Movie Review: Big Hero 6
|   Dec 04, 2014
Movie Review: Big Hero 6

In a nutshell: Big Hero 6 is a great animated movie to be enjoyed by people of all ages. It has a good, emotional story with interesting characters, superb East – West combined animation, and you’ll keep chuckling from start to end.

It’s not often that Eastern and Western cultures come together and make a spectacular…well, anything. Whether a movie, game, comic or TV show, there have been very few successful mash ups. Yet Big Hero 6 does all this successfully, along with lots, lots more.

The movie is set in San Fransokyo, which is a mix of San Francisco and Tokyo. It’s a futuristic city, with many robots everywhere. Technology is at new heights, and better than it ever was.

The film follows the story of 14 year old robot prodigy Hiro Hamada (Ryan Potter) who is, at the start, dismissive of his elder brother Tadashi’s “nerd school.” However, a subtle visit to the lab changes his mind and he also meets his brother’s friends. This group includes sharp-tongued and punk GoGo Tamago (Jamie Chung), well-built but wimpy Wasabi (Damon Wayans Jr.), goofy but gorgeous Honey Lemon (Genesis Rodriguez) and eccentric slacker dude with heart of gold Fred (T.J. Miller).

The star of the movie is, however, a robot built by Tadashi, named Baymax, “a personal medical companion” – in other words, a robot who scans and tells you what medical problems you’re suffering from. His exterior is built from soft vinyl, making him like a talking and walking marshmallow.  Big Hero 6 basks in his awkward yet fun to watch navigation of the pointy world he inhabits.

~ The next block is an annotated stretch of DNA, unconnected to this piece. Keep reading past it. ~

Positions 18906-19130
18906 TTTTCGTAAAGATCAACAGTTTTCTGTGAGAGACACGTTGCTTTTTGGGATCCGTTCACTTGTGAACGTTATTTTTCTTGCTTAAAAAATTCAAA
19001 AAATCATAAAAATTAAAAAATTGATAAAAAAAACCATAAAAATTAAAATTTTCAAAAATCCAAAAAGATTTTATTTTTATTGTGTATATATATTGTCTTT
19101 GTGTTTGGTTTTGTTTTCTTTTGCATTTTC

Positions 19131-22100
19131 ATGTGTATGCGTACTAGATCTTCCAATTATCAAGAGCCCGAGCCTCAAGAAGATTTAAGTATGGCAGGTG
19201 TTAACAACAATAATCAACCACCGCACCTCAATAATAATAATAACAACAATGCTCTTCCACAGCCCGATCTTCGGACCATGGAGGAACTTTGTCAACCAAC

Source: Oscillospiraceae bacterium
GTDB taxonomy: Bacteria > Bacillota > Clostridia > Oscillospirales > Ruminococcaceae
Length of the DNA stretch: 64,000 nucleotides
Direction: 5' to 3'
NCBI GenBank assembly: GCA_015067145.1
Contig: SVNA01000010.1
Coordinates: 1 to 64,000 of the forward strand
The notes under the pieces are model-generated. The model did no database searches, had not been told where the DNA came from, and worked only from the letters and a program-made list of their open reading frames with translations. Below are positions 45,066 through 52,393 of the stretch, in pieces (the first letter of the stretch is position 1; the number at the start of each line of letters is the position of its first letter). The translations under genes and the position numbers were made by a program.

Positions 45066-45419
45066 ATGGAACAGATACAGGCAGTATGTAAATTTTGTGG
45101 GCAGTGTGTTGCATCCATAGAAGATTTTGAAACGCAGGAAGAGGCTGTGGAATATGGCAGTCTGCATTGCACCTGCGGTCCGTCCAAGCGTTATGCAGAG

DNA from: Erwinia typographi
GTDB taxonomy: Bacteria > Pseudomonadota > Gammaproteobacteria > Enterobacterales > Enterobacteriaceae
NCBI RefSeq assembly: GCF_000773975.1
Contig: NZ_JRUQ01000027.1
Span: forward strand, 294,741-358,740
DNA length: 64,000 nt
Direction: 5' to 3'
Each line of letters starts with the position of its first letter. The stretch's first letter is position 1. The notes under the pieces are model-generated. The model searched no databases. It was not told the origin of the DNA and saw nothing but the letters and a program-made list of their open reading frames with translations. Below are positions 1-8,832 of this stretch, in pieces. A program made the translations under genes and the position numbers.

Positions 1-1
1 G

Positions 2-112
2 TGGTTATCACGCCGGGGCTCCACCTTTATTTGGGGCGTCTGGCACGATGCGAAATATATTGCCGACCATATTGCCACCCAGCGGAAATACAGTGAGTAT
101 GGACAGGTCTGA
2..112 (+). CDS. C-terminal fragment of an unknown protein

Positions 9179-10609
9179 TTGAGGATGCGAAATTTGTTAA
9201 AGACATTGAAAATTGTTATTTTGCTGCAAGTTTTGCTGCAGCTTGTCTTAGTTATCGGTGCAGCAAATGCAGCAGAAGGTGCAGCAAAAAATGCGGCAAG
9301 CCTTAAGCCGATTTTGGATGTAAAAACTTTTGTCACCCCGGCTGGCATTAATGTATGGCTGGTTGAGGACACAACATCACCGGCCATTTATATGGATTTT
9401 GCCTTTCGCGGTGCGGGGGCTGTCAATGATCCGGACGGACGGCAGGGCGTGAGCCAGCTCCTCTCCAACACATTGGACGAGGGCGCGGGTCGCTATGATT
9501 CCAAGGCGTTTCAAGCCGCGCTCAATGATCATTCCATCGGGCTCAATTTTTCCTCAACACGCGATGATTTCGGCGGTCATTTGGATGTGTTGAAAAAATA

Baymax is over-attentive and nurturing like a parent, but hilariously naive and oblivious to his surroundings like a child, with a voice (Scott Adsit) that never deviates from genial, no matter the circumstance. He is a beautiful and pure creation, as Hiro himself gradually comes to recognize and love.

This is all fairly standard of a Disney movie, though. This was drawback in the film. It hardly explores new territory – but we can’t blame it for taking the option that has worked wonders for them in the past.

The film also explores the themes of loss, sacrifice, friendship, revenge and love. The story also has a surprisingly good mystery, whose conclusion will leave you a little startled. It looks dazzling, and the action sequences are amazing. So if you’re looking for a good family movie or even one just for laughs, look no further than Big Hero 6.

Note to parents: Children of any age can watch this, but some of the more complex themes in the movie (hatred and revenge) might be tough to understand.  Children above the age of 3 will enjoy this.

My score: 8.8/10

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